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Re-Recruit Your Best People

Posted By: Mike Fitzgerald | Posted on: 02-28-2022

The more I see evidence of the Great Resignation, the more I believe it isn’t a crisis. It’s a choice. Weak leaders resign to the resignation. Strong leaders step up, fight back, and set an unwavering tone of perseverance, resiliency, and vision at every level of their company all the time.

People are going to leave. It happens. Don’t get mired in self-pity, anger, or defeat when it does. Put yourself in a position long before a key person leaves to feel peace that you did what you could to make them feel important, loved, and appreciated before someone else did. Have an attitude of re-recruiting your people at all times. In other words, if you needed them to join your company, what would you do to convince them that your grass is greener?

Never stop thinking that way. Never stop making your best people feel important to you. And never stop fighting back before the battle arrives at your door.

Here are the five best ways to actively earn the retention of your best people.

  1. Assume nothing. Never overlook those who have stayed, falsely assuming their loyalty or allegiance. Actively know their ambitions, motivations, and values. Invest in them. Help them be invulnerable to recruiting sales pitches by believing in their hearts that they’ve actively been recruited every day at your company.
  2. Focus on potential. Re-recruiting starts the day you onboard them, and it never ends. While celebrating the present, see the future value of your best people, and always consider the possibility that it may not be in the position they have now. Why? Because they’re doing the same thing.
  3. Be quick to offer appreciation and respect. Saying “Thank you” shouldn’t be a scheduled event or a rare encounter. Appreciation is a process. Feel it. Show it. Express it. Be humble in making others feel as though you couldn’t be successful without them. Respect what they have to say and be quick to celebrate the success of their ideas.
  4. Help them run it like they own it. Ask good questions and listen to the answers. If you’re not in a position to share equity with your best people, share thought equity and be quick to share credit. Be vulnerable, learning from every mistake, helping your people feel that you’re in the day-to-day with them.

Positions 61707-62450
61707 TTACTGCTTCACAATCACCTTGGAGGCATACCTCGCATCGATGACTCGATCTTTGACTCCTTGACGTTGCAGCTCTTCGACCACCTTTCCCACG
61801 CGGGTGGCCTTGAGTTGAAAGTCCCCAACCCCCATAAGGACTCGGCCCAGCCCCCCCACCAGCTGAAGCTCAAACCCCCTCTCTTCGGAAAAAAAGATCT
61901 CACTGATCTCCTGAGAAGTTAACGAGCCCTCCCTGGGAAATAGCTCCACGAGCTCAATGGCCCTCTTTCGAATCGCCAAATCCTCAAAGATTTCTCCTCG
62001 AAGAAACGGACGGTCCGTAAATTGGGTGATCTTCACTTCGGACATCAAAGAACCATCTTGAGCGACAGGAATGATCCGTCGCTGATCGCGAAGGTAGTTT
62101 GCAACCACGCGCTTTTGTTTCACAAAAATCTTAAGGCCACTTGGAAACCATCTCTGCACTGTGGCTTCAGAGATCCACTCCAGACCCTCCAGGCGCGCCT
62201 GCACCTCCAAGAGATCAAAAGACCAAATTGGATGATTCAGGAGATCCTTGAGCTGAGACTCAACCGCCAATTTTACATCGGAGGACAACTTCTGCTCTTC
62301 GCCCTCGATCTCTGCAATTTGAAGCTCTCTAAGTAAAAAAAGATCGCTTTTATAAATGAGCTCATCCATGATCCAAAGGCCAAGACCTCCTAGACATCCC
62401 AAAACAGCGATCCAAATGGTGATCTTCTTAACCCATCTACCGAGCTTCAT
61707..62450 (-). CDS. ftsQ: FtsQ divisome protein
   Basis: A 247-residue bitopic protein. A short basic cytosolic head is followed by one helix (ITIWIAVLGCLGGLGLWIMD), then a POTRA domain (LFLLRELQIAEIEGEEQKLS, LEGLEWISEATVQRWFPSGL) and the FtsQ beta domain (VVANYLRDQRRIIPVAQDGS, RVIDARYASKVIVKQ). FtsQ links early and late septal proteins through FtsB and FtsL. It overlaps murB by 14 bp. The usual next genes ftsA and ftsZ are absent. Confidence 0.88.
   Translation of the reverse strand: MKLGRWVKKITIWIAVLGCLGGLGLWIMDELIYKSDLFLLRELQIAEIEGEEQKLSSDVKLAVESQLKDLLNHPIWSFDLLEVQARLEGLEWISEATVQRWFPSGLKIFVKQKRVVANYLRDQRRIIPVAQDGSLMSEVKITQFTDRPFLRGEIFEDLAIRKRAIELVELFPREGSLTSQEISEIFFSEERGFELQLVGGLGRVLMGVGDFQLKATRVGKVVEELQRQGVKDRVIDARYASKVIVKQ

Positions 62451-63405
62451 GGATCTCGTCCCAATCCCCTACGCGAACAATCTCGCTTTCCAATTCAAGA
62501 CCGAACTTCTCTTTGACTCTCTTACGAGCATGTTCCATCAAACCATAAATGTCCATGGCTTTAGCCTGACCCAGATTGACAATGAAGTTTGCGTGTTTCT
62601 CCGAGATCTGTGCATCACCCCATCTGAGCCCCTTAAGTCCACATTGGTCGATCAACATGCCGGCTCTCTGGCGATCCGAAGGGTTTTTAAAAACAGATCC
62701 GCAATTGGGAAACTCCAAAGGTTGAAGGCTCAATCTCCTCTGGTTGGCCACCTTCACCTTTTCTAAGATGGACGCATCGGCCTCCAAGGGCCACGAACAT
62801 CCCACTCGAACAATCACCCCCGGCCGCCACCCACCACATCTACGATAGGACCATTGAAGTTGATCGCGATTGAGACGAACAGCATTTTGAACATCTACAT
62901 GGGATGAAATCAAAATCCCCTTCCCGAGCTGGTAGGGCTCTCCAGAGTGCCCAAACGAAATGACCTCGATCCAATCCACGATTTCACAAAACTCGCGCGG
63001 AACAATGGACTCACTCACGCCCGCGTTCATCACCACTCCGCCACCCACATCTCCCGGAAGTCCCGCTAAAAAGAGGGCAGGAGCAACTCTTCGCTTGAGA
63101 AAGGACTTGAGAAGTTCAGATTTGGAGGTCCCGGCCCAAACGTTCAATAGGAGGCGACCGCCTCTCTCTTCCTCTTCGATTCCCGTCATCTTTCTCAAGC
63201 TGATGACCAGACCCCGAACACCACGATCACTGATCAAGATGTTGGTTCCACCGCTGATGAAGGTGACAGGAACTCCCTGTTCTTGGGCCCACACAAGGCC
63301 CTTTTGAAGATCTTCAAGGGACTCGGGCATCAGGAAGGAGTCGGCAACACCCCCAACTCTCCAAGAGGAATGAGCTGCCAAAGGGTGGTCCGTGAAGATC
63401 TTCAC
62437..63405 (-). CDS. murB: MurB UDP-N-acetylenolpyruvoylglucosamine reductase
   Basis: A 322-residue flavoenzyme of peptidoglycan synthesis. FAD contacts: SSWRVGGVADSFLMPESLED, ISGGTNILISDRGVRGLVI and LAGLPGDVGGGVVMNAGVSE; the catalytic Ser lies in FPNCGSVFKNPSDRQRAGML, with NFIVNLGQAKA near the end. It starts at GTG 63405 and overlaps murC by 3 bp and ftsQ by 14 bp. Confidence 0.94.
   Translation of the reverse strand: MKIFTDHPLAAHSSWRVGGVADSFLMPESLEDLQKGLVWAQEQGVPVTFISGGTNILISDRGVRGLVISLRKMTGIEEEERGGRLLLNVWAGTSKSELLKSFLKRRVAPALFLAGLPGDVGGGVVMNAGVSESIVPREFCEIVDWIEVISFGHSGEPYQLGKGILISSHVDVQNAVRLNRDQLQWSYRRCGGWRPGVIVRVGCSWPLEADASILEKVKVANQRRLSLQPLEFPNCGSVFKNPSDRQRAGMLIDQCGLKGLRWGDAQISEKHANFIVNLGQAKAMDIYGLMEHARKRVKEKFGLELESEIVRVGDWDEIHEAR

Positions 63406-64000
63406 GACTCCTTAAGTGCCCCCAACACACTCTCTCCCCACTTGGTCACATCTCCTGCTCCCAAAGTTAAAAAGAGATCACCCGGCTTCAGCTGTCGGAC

5. Live in the present. Yes, you should always be looking to the future, but live, work, love and laugh in the present. See the first point again, and don’t let the future get ahead of you. Does your compensation structure pass the dual test of marking-to-market and internal fairness? Are your expressions of gratitude monetized?

Avoid the crisis by neutralizing the possibility of crisis. Be the leader today that your best people can’t imagine being without.

Mike Fitzgerald 23 Posts

Fitzgerald MSI provides clients with a talent management framework that helps them make better hiring, advancement and talent development decisions. We identify how people process information and make decisions, predict how they are motivated, and suggest how well they fit into the client’s culture. We help clients select the right people, and accelerate the onboarding and assimilation process to make them more productive, more quickly. And we help clients improve relationships among and between teams, manage training and development gaps, and identify next-generation managers and executive leadership. Mike Fitzgerald, the president of Fitzgerald MSI, created the company in 2002 to help clients achieve peak performance to improve the client experience, improve efficiency and productivity and enhance revenue. Clients include E *TRADE, TransAmerica, Direct General Insurance, HarlandClarke, Cendant Corporation, State Bank Financial Corporation, ING DIRECT (now Capital One), CHD Meridian Healthcare, Radio-One, Wilmington Trust Company, Morris Bank, and more. Fitzgerald is a former chief talent officer, president and CEO, chief operating, officer, and sales, leader. He is a certified practitioner in the Herrmann Brain Dominance Instrument (HBDI) and Hogan assessments. He’s been a consultant to Fortune-100 companies, startups, turnarounds, and served as an executive officer for companies as large as $4 billion. He’s an Economics graduate from the University of Massachusetts, a frequent speaker at industry events, and the author of three books on service quality, client experience management, and business communications.